Tuesday, October 11, 2022

Facial Action Coding System (FACS) assessing emotions - is this a biometric?

When is facial recognition not facial recognition?  And when a school uses a facial action coding system (FACS) to analyse, in real time, a class of children's muscle movements from their face and body, not using a child's image, is this classed as biometric data processing?  This is a question I shall be asking the Information Commissioner's Office (ICO).  

Just to note, a child's fingerprint is not stored as an image but an algorithm - classed as a biometric, when processed in a school setting.

From a lay persons point of view, for the FACS to work it would have to first recognise that there are faces in front of the lens to process - hence facial recognition, therefore a biometric.  But as the system is not using the biometric to identify a specific human can we say that the school is processing an individuals biometric?  I would say yes, because without the collective children or individual child in front of the lens FACS would not work.  FACS can only work with biometric analysis.  Bio 'life' metric 'measure'.

FACS are employed in the Sens equipment being used in Smestow Academy.  Confirmed by the supplier ViewSonic's tweet.

The last couple of sentences of the second tweet is interesting:

"...we are in the early days yet.  Machine learning models take time to evolve."

Are the kids at Smestow Academy helping a FAC system "evolve"?  Is that ethical?  Do the parents and kids know they are helping to "evolve" a private company's commercial product, using the children's biometric muscle movements? 
How a Facial Action Coding System concludes - happiness, sadness, surprise, fear, anger, disgust, contempt.  

FACS potentially looks at lip, brow, nose, chin, neck data, nostril, jaw data whether muscles are tight or loose, head and eye movement, eyes blinking open shut, how much of the face is visible, shoulder shrug, sniffing and whether or not a smile is genuine... a lot of data.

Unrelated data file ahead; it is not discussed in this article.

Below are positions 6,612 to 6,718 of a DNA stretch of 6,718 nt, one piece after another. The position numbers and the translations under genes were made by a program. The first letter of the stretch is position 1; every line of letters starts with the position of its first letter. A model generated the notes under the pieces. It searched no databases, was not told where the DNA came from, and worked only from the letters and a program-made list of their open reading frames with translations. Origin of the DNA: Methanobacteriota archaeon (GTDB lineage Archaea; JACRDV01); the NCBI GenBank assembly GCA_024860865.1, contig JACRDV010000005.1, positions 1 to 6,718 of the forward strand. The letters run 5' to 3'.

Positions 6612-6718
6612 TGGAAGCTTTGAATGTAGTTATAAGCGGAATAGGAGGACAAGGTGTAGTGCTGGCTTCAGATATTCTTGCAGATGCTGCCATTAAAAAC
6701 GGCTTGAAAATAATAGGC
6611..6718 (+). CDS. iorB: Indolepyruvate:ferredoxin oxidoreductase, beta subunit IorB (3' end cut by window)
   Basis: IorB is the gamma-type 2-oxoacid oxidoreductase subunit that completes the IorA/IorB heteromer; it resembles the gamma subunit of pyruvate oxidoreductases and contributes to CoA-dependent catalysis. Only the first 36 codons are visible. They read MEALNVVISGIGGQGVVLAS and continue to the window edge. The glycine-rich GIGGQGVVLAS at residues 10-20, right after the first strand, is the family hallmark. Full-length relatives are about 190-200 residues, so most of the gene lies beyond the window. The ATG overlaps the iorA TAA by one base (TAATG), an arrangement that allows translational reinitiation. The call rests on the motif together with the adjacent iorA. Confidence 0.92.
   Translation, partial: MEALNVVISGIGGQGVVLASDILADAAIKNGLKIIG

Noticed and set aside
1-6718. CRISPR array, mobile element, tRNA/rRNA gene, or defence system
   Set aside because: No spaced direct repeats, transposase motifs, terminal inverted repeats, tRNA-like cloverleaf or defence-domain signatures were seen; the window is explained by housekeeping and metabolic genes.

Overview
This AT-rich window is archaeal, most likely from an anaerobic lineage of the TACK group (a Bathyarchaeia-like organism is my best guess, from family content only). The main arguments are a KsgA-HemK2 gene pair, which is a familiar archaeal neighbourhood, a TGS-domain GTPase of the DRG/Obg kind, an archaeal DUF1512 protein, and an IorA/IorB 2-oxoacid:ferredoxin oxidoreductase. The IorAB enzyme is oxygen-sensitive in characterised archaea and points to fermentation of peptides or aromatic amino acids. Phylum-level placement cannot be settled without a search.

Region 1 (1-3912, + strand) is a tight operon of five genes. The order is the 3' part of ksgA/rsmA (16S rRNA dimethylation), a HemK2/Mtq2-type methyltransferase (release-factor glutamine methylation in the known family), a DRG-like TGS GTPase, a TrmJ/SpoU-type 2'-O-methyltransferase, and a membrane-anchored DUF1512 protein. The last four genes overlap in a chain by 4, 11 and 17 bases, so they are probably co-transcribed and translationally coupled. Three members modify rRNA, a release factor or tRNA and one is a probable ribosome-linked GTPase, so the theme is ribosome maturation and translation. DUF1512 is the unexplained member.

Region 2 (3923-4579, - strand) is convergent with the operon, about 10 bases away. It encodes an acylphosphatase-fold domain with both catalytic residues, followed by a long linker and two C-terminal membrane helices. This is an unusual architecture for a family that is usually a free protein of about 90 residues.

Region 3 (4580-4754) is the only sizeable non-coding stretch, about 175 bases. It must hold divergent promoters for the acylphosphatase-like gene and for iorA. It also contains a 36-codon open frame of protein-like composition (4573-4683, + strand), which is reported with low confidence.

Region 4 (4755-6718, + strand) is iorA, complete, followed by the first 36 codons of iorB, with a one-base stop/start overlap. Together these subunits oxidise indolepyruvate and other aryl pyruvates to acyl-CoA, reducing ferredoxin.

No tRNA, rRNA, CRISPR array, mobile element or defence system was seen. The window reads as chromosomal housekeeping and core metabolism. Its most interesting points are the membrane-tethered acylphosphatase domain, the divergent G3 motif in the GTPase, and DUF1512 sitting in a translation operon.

Here is the FACS inventors description of the technology:

Monday, October 10, 2022

UK schools using classroom biometric technology, data-scraping students faces to detect emotional engagement in lessons

I am writing this in frustration.  There is a video doing the rounds on Facebook and Twitter about schools in China using facial recognition to determine children's attentiveness in class.  It is understandably shocking to see this type of biometric facial/body scanning technology being used on children and the comments relating to the videos relay this.  

Little known is the fact we have the very same biometric technology operating here in UK schools, using biometric facial and body recognition data capture of students to generate 'mood indexing' information relayed in real time to the teacher in the class and school leaders.  It is called Sens and it is supplied by ViewSonic.  ViewSonic's Sens uses Intel's 'OpenVINO toolkit'. 

"To improve engagement rates, Sens measures every student’s facial expression for real-time tracking.  

Track reaction in real-time. From the front row all the way to the back of the room, dual lenses collect data from a full view of the classroom."

Sens biometrically captures a child's 5 emotions:  Happy / Sad / Upset / Amazed / Attentive and dutifully sends the teacher a real time alert to their phone to tell them how the lesson is going.  Placed on top of the white screen the lens silently acquires the breadth and depth of the classroom's human participants emotions.

(Above images from ViewSonic UK Youtube video detailing their collaboration with the City of Glasgow College)